"The Halfway House" is heartfelt, chest-swelling stuff with a lyric which switches from tiny, detailed observations to sweeping descriptions of places and journeys, the opening few lines in particular being a masterclass in scene-setting - but I'll leave those to delight you on first listen as they did me. As such this is darkly pretty, stirring and sneakily catchy stuff. You're going to see those terms crop up a lot in reviews of Letters over the next year I'm sure - but it's not lazy journalism, it's just about the best description I can string together of this gem of a song. Any early concern that Letters palette was limited by their approach and their reliance on the cello is unfounded - they have the ability to conjure with moods and tones which makes me long for the EP and eventually the album to finally hear what they're capable of. If the point of releasing these songs is to hook us in, then mission accomplished.

Letters - The Halfway House

You can buy "The Halfway House" for just a pound on iTunes, the proceeds of which will help Letters to record their debut album. If ever there was a musical cause worthy of your quid, this is probably it. Letters are touring right now with Where We Lay Our Heads, appearing at The Captains Rest in Glasgow on 22nd March before heading into the Highlands.

Radials - Radials EP

Radials - Radials EPOne of the first records I reviewed here was the debut album by Edinburgh based Come On Gang!. It was a tough one to write in many ways, as the band had already performed their farewell show and it was as much a historical document as an exciting new release from the outset. It was however a fine album of lyrically reflective, punky pop songs which has lasted well and still gets played here lots. The various members of the band have scattered to other places, such is the Edinburgh music scene, but Radials sees the reappearance of vocalist and drummer Sarah Tanat-Jones in London as part of an entirely new band. On the surface at least, things are similar to the Come On Gang! blueprint, with Sarah's wonderfully wistful, dynamic vocal gracing these four urgent, delicate tunes. Opener "Ships In The Night" burns slowly but brightly, Sarah's vocal reaching incredible heights over a complex pulse of bass and a beautiful tangle of indie-pop guitars. Next up "Hands" is musically equally driven, but with an almost folky vocal which keeps the song from exploding for most of it's length - but when it does so, it reaches a scorching, drum heavy ending.

"Rooftops" is a quieter proposition, delicate and restrained, but delighting in some of the most intricate guitar work to be found here. This showcases perfectly the variations in tone, pace and colour which Radials can achieve despite taking the form of a fairly traditional trio completed by Matty Saywell's guitar and Al Baker's almost superhumanly deft bass work. Finally "Dashboard" manages to deliver that most elusive of things - an English road song. The Americans have always had this cornered with their long straight highways and epic coast-to-coast journeys but Radials were built for this, with tarmac and tyres embedded in their name. A rumble of distorted bass and Sarah's regret at reaching the edge of the city and losing the open road see this fade into the distance. It's easy to forget that Radials have only existed since last Autumn, and in that time seem to have become an industrious three-person arts collective with beautiful DIY sleeves and posters, and now this EP packed with tight, complex and spiky tunes. I can't wait to hear more, and I hope I manage to see this band play live very soon.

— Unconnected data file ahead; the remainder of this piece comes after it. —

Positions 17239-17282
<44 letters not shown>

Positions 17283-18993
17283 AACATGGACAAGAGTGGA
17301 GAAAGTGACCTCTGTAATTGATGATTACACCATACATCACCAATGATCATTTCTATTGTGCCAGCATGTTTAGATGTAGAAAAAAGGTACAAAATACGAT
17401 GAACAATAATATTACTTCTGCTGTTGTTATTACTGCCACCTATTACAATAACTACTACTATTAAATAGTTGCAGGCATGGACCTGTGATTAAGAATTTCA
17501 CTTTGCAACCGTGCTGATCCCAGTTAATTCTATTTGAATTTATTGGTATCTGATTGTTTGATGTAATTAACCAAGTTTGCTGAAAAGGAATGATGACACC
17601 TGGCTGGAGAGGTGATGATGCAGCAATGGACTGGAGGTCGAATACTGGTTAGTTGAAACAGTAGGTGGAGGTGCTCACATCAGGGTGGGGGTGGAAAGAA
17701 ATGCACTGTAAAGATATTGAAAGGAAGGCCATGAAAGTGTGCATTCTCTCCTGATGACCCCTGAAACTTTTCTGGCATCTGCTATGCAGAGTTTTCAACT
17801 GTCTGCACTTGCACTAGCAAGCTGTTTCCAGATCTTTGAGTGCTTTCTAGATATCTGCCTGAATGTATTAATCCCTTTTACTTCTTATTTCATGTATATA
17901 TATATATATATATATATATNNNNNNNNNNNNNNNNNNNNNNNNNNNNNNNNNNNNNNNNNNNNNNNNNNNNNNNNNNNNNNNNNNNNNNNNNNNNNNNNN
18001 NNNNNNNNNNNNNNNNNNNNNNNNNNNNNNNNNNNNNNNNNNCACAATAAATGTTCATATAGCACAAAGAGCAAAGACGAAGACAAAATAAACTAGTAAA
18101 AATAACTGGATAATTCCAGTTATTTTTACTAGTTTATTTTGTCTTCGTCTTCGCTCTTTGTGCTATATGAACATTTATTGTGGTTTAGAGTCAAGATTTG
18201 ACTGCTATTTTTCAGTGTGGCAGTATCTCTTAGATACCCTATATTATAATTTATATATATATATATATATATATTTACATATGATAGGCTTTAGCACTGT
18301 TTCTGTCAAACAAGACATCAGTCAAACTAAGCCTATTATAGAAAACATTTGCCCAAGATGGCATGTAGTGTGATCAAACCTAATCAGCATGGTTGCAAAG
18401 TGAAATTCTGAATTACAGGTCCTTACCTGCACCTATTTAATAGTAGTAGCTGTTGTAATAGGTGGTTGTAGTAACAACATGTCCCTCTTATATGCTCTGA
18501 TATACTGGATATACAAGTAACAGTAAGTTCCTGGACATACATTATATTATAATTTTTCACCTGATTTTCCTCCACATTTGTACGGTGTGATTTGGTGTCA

Radials - Ships In The Night

Maintaining the DIY ethic, each CD is hand-painted and comes in a 7" single sleeve with a fold out print cover featuring four separate artworks - one for each track. Time, thought and effort have gone into producing this - from the cover, right through to the intelligent pop music which graces the disc. It seems only right you buy a copy soon, by visiting the bands online store. Radials are playing all over London, and will be appearing an Manchester's Night and Day Cafe on April 19th, and Sneaky Pete's in Edinburgh on April 20th.

Movebook Link


I've had a home on the web for more years than I care to remember, and a few kind souls persuade me it's worth persisting with keeping it updated. This current incarnation of the site is centred around the blog posts which began back in 1999 as 'the daylog' and continued through my travels and tribulations during the following years.

I don't get out and about nearly as much these days, but I do try to record significant events and trips for posterity. You may also have arrived here by following the trail to my former music blog Songs Heard On Fast Trains. That content is preserved here too.

Link to Instagram MikeGTN's Twitter SHOFT Facebook Page Lost::MikeGTN RSS Feed

Buy Me a Coffee at

Become a Patron!

Navigate Lost::MikeGTN

Find articles by category
Find articles by date

Search Lost::MikeGTN